I was told that there is still a possibility that I could carry a mutation in these genes that the current testing is not able to identify.  Or I could carry a mutation in another gene that is yet undiscovered but that has a role in the development of cancer.  Also I was told that the breast cancer I had could be simply random and not genetically related (no pun intended) at all.  Some cancers are familial rather than hereditary.  This means that perhaps an entire family could develop cancer simply by virtue of their place of residence and proximity to one another.  Maybe there was something in the soil where their home was built that caused it.  Who knows?  Most cancer is caused by a combination of factors which could be environmental or any number of other influences that we are exposed to in our lifetimes.  I was warned that there is still an increased risk of breast cancer for Tasza and that screening will always be important including monthly self-exams, clinical breast exams and mammograms.  These should start at 10 years before the earliest diagnosis in the family but not usually before 30 is the recommendation.  Obviously as time goes on and technology advances, this will be adapted.

Just before the session was over I was asked about participating in a research study.  My reaction was of course!  Why not?  Anything to help future generations and anything to work towards a world with no breast cancer.  No cancer at all.  After all, I had this for a reason and if that reason is to help others then for sure sign me up!  I left the appointment with a spring in my step and a smile on my face.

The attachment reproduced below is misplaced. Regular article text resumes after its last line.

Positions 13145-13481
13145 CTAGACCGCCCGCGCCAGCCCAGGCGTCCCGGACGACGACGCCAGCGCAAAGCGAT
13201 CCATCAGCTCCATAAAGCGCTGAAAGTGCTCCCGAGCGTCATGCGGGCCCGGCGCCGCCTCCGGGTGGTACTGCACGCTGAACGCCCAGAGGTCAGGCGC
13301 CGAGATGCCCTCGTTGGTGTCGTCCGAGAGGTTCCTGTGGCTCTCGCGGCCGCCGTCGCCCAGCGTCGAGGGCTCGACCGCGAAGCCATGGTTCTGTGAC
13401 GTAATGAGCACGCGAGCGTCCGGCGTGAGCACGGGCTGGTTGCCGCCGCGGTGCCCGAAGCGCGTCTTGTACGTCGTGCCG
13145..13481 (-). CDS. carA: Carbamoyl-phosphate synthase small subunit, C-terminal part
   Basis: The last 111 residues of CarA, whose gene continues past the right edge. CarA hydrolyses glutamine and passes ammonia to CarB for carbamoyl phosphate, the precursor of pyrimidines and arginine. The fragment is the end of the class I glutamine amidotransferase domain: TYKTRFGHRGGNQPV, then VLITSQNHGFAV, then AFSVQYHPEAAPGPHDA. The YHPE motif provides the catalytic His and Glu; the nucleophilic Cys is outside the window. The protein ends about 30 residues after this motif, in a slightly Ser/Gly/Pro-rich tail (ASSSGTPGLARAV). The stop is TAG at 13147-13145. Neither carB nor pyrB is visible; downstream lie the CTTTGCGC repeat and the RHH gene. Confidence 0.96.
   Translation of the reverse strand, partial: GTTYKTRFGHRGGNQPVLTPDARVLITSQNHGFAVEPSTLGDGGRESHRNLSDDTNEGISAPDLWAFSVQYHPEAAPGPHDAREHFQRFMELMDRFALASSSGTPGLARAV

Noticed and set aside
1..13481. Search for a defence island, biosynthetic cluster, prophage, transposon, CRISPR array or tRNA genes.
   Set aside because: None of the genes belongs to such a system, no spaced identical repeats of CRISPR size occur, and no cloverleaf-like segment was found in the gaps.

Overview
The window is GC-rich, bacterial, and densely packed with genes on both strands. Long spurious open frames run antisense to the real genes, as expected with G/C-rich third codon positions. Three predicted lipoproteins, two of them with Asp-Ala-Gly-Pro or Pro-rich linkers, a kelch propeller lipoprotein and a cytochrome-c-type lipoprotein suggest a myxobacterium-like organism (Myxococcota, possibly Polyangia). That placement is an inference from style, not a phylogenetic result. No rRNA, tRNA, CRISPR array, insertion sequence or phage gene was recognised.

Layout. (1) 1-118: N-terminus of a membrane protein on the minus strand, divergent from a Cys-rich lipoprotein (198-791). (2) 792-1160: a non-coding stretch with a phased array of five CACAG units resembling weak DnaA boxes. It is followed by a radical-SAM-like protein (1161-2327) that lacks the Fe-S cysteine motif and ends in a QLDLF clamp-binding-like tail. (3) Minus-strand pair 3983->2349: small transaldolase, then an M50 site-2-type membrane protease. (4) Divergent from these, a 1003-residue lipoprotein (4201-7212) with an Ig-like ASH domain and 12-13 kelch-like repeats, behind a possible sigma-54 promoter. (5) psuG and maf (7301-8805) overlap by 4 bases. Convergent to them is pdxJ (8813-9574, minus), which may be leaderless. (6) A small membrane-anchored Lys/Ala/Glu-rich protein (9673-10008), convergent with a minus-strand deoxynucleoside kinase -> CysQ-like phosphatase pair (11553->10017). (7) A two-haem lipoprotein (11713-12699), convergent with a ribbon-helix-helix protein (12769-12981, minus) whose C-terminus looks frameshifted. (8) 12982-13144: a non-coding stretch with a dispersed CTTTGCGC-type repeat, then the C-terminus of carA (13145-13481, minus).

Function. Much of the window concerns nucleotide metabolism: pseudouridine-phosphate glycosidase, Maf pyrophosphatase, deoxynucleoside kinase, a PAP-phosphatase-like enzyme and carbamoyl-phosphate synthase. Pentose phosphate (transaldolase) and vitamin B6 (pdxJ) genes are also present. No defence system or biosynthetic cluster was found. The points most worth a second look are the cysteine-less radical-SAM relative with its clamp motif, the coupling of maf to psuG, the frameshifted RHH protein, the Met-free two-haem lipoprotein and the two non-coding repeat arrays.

She Blinded Me With Science - Thomas Dolby

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Wednesday, July 8, 2015


At one of my oncology appointments I asked about genetic testing out of concern for my daughter and possibly for myself to try to figure out the answer to the big “why me?” question.  She told me that she would most certainly recommend me for the testing which I was very happy about.  In the past I had been told that if your mother, sister or aunts had a history of cancer then it would be recommended but nobody had ever asked about my Dad’s family.  Funny because it took two parents to make me.

My Mom did not have cancer but my Grandma did develop uterine cancer in her eighties and I have a few second cousins that also had various types of cancer.  However, my own father had prostate cancer and he has four sisters of which three had a combination of breast, ovarian and uterine cancer.  I guess that set off some alarm bells for the oncologist and the referral for the testing was submitted.  Hereditary cancer is normally found in families where several members from different generations develop cancer or where it happens at a young age (less than 50).

Tarnowski Family - Fall 2014